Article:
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Immun Ageing. 2010 Feb 2;7:3. doi: 10.1186/1742-4933-7-3.

Differential impact of ageing on cellular and humoral immunity to a persistent murine gamma-herpesvirus.

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  • 1Trudeau Institute, 154 Algonquin Ave, Saranac Lake, NY 12983, USA.



Oncogenic gamma-herpesviruses establish life-long infections in their hosts and control of these latent infections is dependent on continual immune surveillance. Immune function declines with age, raising the possibility that immune control of gamma-herpesvirus infection becomes compromised with increasing age, allowing viral reactivation and/or increased latent load, both of which are associated with the development of malignancies.


In this study, we use the experimental mouse gamma-herpesvirus model, gammaHV68, to investigate viral immunity in aged mice. We found no evidence of viral recrudescence or increased latent load in aged latently-infected mice, suggesting that effective immune control of gamma-herpesvirus infection remains intact with ageing. As both cellular and humoral immunity have been implicated in host control of gammaHV68 latency, we independently examined the impact of ageing on gammaHV68-specific CD8 T cell function and antibody responses. Virus-specific CD8 T cell numbers and cytolytic function were not profoundly diminished with age. In contrast, whereas ELISA titers of virus-specific IgG were maintained over time, there was a progressive decline in neutralizing activity. In addition, although aged mice were able to control de novo acute infection with only slightly delayed viral clearance, serum titers of neutralizing antibody were reduced in aged mice as compared to young mice.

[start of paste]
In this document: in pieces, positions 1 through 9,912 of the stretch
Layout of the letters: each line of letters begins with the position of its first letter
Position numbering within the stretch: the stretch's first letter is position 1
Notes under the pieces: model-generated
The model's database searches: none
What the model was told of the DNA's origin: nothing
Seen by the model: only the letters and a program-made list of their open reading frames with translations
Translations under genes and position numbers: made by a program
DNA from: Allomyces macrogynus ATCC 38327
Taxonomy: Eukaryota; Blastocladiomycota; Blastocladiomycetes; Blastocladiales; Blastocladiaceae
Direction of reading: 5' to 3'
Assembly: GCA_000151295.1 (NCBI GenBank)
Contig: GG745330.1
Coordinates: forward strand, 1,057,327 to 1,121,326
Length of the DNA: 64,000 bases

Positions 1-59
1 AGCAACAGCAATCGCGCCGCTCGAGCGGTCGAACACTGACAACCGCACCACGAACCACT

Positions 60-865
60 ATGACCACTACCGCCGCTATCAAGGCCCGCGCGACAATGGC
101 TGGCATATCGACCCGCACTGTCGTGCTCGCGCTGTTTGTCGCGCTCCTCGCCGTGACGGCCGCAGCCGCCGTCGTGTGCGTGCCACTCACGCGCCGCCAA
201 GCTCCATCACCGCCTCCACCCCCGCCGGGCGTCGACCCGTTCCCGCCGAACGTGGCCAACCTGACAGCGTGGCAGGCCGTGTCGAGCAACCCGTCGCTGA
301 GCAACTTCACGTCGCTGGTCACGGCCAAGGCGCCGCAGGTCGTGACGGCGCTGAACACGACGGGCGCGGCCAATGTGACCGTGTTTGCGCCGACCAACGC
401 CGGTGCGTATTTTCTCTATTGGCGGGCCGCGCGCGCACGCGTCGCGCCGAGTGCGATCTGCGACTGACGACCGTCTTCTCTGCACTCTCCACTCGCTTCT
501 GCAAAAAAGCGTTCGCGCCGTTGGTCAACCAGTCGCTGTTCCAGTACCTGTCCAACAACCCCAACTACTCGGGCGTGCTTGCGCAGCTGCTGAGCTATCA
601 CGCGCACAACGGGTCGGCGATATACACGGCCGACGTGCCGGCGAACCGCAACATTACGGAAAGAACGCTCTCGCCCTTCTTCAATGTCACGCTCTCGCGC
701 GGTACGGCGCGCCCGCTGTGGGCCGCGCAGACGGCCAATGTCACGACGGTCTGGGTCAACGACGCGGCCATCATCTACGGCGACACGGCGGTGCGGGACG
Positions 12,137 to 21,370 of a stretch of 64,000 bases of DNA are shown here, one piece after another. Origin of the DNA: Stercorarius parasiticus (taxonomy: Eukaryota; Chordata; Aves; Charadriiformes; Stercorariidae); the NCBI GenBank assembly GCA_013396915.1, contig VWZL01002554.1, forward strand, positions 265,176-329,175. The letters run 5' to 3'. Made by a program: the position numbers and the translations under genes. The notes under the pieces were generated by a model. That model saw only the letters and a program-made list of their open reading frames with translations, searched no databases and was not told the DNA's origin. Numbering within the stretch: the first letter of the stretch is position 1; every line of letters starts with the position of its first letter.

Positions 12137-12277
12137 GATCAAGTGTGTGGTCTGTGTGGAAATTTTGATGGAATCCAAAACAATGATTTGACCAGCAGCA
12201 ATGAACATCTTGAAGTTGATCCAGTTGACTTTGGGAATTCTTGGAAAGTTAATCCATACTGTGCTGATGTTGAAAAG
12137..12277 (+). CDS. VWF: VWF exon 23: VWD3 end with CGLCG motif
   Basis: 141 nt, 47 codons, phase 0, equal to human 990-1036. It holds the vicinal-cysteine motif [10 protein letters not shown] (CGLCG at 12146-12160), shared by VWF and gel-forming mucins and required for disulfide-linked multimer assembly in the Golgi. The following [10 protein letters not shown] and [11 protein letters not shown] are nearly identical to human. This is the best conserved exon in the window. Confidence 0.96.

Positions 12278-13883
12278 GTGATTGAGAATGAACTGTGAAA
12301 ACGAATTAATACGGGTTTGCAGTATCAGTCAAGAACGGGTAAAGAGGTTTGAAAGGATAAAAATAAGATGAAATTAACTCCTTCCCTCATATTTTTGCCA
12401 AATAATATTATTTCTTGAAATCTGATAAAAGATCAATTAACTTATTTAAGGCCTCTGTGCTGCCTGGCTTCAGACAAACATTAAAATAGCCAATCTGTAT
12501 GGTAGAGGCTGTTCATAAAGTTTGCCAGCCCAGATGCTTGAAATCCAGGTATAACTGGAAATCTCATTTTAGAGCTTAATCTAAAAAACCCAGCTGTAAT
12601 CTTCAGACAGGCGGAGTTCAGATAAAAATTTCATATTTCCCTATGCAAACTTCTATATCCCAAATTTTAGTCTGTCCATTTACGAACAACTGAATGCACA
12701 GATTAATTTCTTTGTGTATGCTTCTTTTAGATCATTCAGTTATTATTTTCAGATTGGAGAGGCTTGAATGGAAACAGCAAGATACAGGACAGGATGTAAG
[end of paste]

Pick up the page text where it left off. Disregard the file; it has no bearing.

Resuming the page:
Although there is no obvious loss of immune control of latent virus, these data indicate that ageing has differential impacts on anti-viral cellular and humoral immune protection during persistent gammaHV68 infection. This observation has potential relevance for understanding gamma-herpesvirus immune control during disease-associated or therapeutic immunosuppression.

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